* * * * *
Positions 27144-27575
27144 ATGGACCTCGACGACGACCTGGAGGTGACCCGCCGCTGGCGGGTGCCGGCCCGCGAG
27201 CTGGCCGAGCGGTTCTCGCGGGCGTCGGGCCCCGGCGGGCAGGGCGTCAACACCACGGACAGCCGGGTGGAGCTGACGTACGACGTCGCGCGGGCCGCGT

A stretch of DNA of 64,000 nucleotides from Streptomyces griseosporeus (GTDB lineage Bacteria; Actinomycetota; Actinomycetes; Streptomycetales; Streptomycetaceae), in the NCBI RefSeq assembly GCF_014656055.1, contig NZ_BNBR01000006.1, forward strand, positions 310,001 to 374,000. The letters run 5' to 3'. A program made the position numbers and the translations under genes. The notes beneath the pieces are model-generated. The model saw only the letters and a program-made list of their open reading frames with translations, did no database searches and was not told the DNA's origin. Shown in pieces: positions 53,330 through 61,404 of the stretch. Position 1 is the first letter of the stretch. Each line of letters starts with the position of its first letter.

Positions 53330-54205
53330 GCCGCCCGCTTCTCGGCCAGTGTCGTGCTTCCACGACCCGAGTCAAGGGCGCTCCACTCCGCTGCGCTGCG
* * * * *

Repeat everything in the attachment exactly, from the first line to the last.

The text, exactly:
Positions 27144-27575
27144 ATGGACCTCGACGACGACCTGGAGGTGACCCGCCGCTGGCGGGTGCCGGCCCGCGAG
27201 CTGGCCGAGCGGTTCTCGCGGGCGTCGGGCCCCGGCGGGCAGGGCGTCAACACCACGGACAGCCGGGTGGAGCTGACGTACGACGTCGCGCGGGCCGCGT

A stretch of DNA of 64,000 nucleotides from Streptomyces griseosporeus (GTDB lineage Bacteria; Actinomycetota; Actinomycetes; Streptomycetales; Streptomycetaceae), in the NCBI RefSeq assembly GCF_014656055.1, contig NZ_BNBR01000006.1, forward strand, positions 310,001 to 374,000. The letters run 5' to 3'. A program made the position numbers and the translations under genes. The notes beneath the pieces are model-generated. The model saw only the letters and a program-made list of their open reading frames with translations, did no database searches and was not told the DNA's origin. Shown in pieces: positions 53,330 through 61,404 of the stretch. Position 1 is the first letter of the stretch. Each line of letters starts with the position of its first letter.

Positions 53330-54205
53330 GCCGCCCGCTTCTCGGCCAGTGTCGTGCTTCCACGACCCGAGTCAAGGGCGCTCCACTCCGCTGCGCTGCG